Now, composing is not the only musical activity that women are not being manifested in as well as men are. Conducting and directing and just simply being a musician of any shape or size is more difficult for women than it is for men. Everything written above applies to any platform of music that is dominated by men. Not as many women go into these platforms because they are already dominated by men, and by attempting to become part of this community of musicians, women have to face prejudice and societal pressure in addition to having to actually do the job they want well.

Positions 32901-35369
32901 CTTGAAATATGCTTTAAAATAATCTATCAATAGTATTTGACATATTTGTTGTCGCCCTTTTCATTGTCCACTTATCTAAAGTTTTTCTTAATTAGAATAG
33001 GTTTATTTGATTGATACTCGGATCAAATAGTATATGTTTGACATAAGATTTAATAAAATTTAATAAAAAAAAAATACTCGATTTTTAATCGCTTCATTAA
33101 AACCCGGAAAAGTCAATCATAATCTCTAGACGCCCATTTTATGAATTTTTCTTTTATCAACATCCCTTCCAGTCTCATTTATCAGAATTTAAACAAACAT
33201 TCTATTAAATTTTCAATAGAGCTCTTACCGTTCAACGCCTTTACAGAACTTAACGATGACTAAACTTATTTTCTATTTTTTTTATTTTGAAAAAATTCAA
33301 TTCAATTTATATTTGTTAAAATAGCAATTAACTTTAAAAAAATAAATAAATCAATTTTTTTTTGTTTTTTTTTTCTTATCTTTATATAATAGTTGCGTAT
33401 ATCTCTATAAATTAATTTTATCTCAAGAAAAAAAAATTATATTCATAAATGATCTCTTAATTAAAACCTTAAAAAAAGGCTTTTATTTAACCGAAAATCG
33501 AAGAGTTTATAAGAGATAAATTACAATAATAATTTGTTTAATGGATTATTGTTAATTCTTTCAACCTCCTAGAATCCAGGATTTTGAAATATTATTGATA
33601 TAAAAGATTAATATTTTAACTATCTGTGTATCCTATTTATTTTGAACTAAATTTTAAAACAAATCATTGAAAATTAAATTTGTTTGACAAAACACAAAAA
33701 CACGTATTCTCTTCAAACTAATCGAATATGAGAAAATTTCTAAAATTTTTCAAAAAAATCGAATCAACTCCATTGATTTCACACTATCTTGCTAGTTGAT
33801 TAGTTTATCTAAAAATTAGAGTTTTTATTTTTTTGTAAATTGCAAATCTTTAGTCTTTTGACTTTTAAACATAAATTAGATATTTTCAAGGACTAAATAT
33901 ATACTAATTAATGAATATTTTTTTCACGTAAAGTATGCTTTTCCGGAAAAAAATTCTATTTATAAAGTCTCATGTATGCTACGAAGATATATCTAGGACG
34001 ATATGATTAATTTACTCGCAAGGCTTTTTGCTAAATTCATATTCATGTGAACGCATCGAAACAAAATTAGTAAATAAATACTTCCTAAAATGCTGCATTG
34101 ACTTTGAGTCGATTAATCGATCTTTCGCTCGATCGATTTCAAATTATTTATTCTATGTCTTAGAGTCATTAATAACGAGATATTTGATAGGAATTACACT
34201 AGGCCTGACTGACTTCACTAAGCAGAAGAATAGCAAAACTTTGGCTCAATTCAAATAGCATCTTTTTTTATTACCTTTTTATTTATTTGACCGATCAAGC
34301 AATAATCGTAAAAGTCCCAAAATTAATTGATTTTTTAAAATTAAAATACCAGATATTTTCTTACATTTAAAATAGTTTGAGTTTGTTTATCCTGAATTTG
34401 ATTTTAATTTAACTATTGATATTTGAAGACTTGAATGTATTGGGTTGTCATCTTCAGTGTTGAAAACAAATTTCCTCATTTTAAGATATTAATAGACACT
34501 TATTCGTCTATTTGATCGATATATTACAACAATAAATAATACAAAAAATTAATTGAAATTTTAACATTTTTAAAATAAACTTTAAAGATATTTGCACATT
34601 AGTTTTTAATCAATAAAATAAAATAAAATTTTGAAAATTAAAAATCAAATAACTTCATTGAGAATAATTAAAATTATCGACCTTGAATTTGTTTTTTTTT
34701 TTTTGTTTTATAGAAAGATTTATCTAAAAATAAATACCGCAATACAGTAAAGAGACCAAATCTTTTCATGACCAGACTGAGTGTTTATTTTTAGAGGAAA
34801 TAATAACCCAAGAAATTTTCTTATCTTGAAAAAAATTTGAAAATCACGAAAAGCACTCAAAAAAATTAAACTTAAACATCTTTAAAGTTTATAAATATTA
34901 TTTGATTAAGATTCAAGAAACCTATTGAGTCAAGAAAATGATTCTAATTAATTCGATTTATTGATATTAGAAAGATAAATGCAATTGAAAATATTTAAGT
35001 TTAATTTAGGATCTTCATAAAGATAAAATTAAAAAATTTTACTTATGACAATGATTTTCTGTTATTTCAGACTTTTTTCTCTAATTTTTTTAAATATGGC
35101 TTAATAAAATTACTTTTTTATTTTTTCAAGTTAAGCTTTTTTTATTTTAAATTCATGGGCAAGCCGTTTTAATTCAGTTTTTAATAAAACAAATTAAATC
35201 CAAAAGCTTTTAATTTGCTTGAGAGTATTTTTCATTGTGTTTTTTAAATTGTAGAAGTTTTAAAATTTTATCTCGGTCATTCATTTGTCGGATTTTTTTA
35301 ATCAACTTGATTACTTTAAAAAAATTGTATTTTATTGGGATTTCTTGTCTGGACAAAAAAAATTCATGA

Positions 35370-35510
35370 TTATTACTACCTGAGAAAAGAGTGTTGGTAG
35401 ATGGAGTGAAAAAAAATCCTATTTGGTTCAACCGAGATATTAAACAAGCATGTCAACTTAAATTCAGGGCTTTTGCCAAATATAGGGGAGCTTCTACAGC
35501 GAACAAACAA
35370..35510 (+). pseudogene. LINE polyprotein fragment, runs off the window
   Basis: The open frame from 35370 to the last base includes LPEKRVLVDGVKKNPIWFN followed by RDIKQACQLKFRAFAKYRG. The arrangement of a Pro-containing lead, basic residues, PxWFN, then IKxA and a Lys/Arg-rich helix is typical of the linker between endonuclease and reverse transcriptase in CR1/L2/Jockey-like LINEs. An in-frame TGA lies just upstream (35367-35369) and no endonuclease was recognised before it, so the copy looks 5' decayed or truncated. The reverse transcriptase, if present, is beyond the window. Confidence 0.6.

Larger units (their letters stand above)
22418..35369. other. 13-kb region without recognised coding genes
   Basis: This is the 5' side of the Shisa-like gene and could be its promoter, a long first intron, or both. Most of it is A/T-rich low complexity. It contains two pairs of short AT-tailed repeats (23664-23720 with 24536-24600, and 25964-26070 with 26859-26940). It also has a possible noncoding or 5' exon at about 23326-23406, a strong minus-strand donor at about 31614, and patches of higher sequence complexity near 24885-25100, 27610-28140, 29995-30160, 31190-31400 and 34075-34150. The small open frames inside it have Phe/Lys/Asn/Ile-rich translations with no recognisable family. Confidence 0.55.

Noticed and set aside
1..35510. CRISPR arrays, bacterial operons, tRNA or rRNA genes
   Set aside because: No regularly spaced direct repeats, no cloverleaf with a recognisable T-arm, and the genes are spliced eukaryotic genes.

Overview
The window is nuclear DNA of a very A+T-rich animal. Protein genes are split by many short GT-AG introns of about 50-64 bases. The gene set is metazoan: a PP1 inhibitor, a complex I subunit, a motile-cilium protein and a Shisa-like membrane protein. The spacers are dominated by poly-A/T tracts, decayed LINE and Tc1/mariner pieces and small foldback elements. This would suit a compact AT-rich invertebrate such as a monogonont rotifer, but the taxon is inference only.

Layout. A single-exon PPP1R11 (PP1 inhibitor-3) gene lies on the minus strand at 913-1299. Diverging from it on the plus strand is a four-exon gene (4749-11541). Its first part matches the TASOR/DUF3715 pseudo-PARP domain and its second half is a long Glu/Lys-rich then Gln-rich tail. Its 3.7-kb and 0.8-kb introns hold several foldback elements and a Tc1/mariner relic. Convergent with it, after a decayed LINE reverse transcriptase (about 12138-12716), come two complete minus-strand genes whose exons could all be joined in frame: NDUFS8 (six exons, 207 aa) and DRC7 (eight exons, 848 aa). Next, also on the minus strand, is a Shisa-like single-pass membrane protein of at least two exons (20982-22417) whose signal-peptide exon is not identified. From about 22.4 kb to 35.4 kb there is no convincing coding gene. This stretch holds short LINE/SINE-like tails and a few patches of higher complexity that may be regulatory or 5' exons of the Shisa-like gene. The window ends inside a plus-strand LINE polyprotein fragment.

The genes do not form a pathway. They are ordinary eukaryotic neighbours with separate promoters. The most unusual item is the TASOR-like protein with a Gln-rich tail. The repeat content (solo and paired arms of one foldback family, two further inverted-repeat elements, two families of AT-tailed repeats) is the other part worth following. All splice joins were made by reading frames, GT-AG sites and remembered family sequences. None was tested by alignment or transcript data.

Why are there so few women in contemporary music?, an article written by Ivan Hewett on The Telegraph explores some explanations as to why women are less inclined to go into contemporary music. Hewett writes: "Girls just aren't good at pushing themselves forward. They lack the swagger that allows the boys to shoulder their way into the record company with a half-finished demo, or mount the conductor's podium before they've actually learned the piece properly." Confidence. Girls and young women lack the confidence that boys and young men are forced to embrace, and as a result of which keep pushing forward despite unavoidable hardships. But the only reason girls experience this lack of confidence is because everyday they are told how inferior their skill set is to the skill set of their male counterparts, and this mentality gradually grows into music as well. "Female musical aesthetic" is a term that Hewett brought up in his article, calling himself "a foolhardy man that ventures into territory so richly sown with feminist landmines" as he discussed the stereotype that women are capable of composing only feminine music. "There was a time when women composers could only get a hearing by writing conventionally feminine music. They had to stick to salon pieces, and those who struck out into more ambitious territory, like Clara Schumann, were felt to be not quite 'natural'". Hewett proceeds to say that although these standards have supposedly been long removed from female composers, these characteristics remain stereotypical to female compositions even today.